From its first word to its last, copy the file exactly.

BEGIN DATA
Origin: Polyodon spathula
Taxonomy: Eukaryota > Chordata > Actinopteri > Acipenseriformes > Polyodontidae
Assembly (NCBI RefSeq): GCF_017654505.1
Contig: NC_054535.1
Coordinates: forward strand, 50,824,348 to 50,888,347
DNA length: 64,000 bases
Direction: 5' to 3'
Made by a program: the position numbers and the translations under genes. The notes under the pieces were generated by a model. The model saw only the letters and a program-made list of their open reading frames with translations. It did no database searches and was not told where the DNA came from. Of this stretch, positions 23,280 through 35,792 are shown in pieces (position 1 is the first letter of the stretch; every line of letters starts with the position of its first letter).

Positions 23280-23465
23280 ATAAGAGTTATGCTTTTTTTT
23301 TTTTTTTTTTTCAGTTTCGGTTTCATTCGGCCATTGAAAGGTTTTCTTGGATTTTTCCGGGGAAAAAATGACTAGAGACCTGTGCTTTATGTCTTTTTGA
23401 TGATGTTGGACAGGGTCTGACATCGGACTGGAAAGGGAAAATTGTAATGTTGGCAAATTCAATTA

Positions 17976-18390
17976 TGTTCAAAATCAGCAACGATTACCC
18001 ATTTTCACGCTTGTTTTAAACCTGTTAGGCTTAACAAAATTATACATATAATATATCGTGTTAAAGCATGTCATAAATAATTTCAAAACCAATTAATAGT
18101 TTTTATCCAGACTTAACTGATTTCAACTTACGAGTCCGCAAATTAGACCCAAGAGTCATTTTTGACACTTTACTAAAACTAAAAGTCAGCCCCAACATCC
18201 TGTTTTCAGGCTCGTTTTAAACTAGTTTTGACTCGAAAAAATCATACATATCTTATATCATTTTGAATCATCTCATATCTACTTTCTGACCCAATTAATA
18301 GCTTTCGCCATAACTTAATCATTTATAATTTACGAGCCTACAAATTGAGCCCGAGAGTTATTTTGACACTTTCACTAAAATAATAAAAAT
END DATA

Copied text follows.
Origin: Polyodon spathula
Taxonomy: Eukaryota > Chordata > Actinopteri > Acipenseriformes > Polyodontidae
Assembly (NCBI RefSeq): GCF_017654505.1
Contig: NC_054535.1
Coordinates: forward strand, 50,824,348 to 50,888,347
DNA length: 64,000 bases
Direction: 5' to 3'
Made by a program: the position numbers and the translations under genes. The notes under the pieces were generated by a model. The model saw only the letters and a program-made list of their open reading frames with translations. It did no database searches and was not told where the DNA came from. Of this stretch, positions 23,280 through 35,792 are shown in pieces (position 1 is the first letter of the stretch; every line of letters starts with the position of its first letter).

Positions 23280-23465
23280 ATAAGAGTTATGCTTTTTTTT
23301 TTTTTTTTTTTCAGTTTCGGTTTCATTCGGCCATTGAAAGGTTTTCTTGGATTTTTCCGGGGAAAAAATGACTAGAGACCTGTGCTTTATGTCTTTTTGA
23401 TGATGTTGGACAGGGTCTGACATCGGACTGGAAAGGGAAAATTGTAATGTTGGCAAATTCAATTA

Positions 17976-18390
17976 TGTTCAAAATCAGCAACGATTACCC
18001 ATTTTCACGCTTGTTTTAAACCTGTTAGGCTTAACAAAATTATACATATAATATATCGTGTTAAAGCATGTCATAAATAATTTCAAAACCAATTAATAGT
18101 TTTTATCCAGACTTAACTGATTTCAACTTACGAGTCCGCAAATTAGACCCAAGAGTCATTTTTGACACTTTACTAAAACTAAAAGTCAGCCCCAACATCC
18201 TGTTTTCAGGCTCGTTTTAAACTAGTTTTGACTCGAAAAAATCATACATATCTTATATCATTTTGAATCATCTCATATCTACTTTCTGACCCAATTAATA
18301 GCTTTCGCCATAACTTAATCATTTATAATTTACGAGCCTACAAATTGAGCCCGAGAGTTATTTTGACACTTTCACTAAAATAATAAAAAT